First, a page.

Denver likes its coffee hot, and the joe is served smokin' at Hot Chick-A-Latte, a new drive-thru where the baristas dress in bikinis, cowgirl clothes and other sexy outfits, work primarily for tips and serve a specialty called Morning Wood. The business, inside the distinctive A-frame building at 4736 East Colfax Avenue, opened a month ago to honks and hollers from traffic driving by the store, where the scantily-clad girls stir things up by dancing on tables and waving signs.
"We've had some people call the police," says Troy Jensen, a mortgage broker who co-owns the store with Vincent Holman and knows the owner of the original shop in Washington state. "One call was because traffic was slowed down; another woman told police there were girls wandering naked in the street."
The store is the Hot Chick-A-Latte chain's first franchise outside of Washington, where bikini baristas have popped up all over. It's also Denver's first bikini coffee shop, and Jensen believes the city is ready for A-Cups, C-Cups and Double Ds rather than talls, grandes and ventis. "There's not a lot of drive-thrus here," he says. "That's really what we wanted to bring to the table — to get rid of the stuffiness of the Starbucks atmosphere, where people talk quietly and have meetings, and have a good time."
But Jensen also stresses that he wants his coffee to be good as well as hot; the beans are provided by Denver's Coda Coffee, which roasts for many other shops around town, and all of Jensen's employees have gone to Coda's barista classes. "We have a fun shtick, but that won't go anywhere unless we have good coffee," he says.
Oh, and the bright-but-only-half-finished pink paint job on the A-frame? Jensen says it will be done soon: "We've got all the paint. We're just waiting for the right time."
Aurora apparently wasn't ready for its first bikini coffee shop. City councilwoman Molly Markert is asking people to boycott Perky Cups, which opened last fall at 12101 East Iliff Avenue, as well as all of the shops around it. The point is to pressure the shopping center's management company, Shames-Makovsky Realty, to "manage your property responsibly" by not allowing the bikini-clad baristas to walk around outside the store.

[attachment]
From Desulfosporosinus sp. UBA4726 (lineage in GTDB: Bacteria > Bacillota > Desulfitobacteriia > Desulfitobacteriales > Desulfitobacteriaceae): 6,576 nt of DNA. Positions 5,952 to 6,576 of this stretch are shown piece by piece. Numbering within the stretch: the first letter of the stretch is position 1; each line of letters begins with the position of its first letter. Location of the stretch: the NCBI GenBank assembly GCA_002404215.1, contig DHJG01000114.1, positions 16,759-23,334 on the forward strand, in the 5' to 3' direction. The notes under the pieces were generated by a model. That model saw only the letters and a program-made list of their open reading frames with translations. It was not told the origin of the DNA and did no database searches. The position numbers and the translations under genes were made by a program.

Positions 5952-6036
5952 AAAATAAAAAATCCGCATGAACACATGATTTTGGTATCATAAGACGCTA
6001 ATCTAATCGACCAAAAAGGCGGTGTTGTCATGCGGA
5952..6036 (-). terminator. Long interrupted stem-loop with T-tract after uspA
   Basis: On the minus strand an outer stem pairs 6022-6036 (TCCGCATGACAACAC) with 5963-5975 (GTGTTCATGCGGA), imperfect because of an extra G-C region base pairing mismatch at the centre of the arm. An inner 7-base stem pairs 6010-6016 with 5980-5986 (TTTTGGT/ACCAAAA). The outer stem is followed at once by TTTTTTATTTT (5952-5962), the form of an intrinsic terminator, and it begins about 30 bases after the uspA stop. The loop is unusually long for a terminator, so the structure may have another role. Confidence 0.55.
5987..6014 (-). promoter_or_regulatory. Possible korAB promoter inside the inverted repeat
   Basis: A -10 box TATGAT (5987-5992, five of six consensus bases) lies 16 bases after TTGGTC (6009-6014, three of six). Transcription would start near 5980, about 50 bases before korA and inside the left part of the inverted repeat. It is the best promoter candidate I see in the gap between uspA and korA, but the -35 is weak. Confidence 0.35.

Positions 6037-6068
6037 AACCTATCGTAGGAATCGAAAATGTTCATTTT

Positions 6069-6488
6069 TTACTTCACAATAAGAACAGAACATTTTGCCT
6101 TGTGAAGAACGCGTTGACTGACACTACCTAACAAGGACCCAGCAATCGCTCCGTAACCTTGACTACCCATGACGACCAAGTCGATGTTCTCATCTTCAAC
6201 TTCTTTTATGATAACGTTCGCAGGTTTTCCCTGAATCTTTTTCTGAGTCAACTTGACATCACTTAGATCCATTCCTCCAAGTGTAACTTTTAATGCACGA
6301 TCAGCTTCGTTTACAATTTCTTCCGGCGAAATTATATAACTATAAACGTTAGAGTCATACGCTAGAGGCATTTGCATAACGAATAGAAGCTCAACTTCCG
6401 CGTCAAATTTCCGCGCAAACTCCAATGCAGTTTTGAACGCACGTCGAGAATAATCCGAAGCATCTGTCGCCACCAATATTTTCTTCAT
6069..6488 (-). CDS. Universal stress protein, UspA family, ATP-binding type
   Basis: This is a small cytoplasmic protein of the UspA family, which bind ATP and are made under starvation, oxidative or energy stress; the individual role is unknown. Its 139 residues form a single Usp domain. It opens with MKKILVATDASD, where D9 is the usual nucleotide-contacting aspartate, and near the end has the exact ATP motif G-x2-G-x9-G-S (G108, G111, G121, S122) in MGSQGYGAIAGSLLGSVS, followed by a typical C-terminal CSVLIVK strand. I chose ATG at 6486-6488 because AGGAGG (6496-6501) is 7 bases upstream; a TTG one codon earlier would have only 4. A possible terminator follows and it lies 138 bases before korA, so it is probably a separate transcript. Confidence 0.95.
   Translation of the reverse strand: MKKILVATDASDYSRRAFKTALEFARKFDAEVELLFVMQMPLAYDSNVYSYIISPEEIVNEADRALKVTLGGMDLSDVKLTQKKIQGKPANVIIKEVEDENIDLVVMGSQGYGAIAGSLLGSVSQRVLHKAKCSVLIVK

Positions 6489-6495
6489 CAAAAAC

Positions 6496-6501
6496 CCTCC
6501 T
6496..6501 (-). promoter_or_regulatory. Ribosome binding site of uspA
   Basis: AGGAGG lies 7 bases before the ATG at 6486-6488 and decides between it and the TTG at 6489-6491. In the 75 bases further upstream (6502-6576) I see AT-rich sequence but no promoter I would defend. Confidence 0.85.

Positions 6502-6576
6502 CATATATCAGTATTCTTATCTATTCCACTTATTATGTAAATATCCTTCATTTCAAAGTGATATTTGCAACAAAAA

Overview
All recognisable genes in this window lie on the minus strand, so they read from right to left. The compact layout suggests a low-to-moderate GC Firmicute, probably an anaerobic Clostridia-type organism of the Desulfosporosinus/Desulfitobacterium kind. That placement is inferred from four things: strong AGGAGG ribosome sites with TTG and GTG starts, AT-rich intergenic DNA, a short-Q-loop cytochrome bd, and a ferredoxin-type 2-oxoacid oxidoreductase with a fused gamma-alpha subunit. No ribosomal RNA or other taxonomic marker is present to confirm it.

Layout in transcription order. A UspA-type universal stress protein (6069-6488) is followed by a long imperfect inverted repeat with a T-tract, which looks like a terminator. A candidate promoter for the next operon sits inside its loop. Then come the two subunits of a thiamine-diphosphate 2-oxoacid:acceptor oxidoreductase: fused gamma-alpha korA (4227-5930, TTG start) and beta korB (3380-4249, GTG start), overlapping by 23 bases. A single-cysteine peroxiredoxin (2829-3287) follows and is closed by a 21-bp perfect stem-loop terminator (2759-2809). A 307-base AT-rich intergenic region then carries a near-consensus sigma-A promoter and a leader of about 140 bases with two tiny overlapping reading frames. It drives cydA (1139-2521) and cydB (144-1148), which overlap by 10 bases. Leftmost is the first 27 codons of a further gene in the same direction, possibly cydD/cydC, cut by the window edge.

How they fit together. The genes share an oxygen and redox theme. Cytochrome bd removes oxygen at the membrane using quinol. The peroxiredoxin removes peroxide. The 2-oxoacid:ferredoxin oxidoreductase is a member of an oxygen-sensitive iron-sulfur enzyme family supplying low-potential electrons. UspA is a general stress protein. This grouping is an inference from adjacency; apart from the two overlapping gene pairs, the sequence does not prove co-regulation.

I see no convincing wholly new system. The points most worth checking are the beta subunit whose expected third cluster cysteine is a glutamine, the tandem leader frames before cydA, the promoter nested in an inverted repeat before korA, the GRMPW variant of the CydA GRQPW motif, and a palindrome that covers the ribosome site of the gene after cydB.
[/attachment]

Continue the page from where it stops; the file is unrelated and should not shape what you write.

"When one of his employees is raped and murdered, we will all mourn the loss," Markert writes in her newsletter about store owner Jason Bernal. "In the meantime, we pledged not to shop...until the outside parades cease permanently."
Shames-Makovsky broker Jamie Mitchell wouldn't comment on the dispute. An attorney for the real-estate company didn't return calls seeking comment. Perhaps he hadn't yet had his cup of Morning Wood.
Scene and herd: Folks will soon be able to grab a cup of joe at a very different type of location: the bright-yellow Denver Puppet Theater, at 3156 West 38th Avenue. "We wanted to use the space more," says theater owner Annie Zook. "We don't do puppet shows much" during the day. That's why she wants to open Zook's by the end of July — that is, if she manages to pull all the right strings in the city inspection process.
Zook's will offer coffee, tea, ice cream, paninis and other cafe goodies from 7 a.m. to 9 p.m., Tuesday through Sunday, but don't expect Pinocchio or Kermit the Frog to be pulling that espresso. Zook says the puppets will, for the most part, stay in the theater next door. Nor do the marionettes have much to do with other miscellaneous enterprises now in the Denver Puppet Theater building: a recording studio and a hair salon operated by Zook's son and his girlfriend, respectively.
Give them a hand for making the most of the space.